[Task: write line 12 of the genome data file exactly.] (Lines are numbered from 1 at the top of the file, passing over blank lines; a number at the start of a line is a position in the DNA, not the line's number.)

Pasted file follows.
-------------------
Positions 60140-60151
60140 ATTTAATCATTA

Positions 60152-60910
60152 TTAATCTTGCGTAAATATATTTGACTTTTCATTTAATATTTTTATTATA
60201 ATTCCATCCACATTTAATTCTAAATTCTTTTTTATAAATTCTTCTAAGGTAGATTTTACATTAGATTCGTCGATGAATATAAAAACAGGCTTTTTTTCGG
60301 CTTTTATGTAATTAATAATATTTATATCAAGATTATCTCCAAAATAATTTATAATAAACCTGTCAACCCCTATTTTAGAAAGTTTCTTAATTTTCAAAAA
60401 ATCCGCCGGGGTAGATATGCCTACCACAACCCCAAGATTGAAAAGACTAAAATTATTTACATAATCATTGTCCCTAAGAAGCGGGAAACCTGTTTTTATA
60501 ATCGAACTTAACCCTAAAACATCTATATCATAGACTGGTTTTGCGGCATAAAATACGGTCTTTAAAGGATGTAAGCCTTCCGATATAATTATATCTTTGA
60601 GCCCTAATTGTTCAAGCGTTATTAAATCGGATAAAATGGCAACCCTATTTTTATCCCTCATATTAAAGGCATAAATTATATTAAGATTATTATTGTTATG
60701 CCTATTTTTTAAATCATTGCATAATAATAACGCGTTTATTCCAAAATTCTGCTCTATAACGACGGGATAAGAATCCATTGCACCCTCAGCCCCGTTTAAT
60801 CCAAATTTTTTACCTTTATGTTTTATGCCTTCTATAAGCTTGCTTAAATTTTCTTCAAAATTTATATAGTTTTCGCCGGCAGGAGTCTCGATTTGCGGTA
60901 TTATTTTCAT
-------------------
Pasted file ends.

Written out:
60901 TTATTTTCAT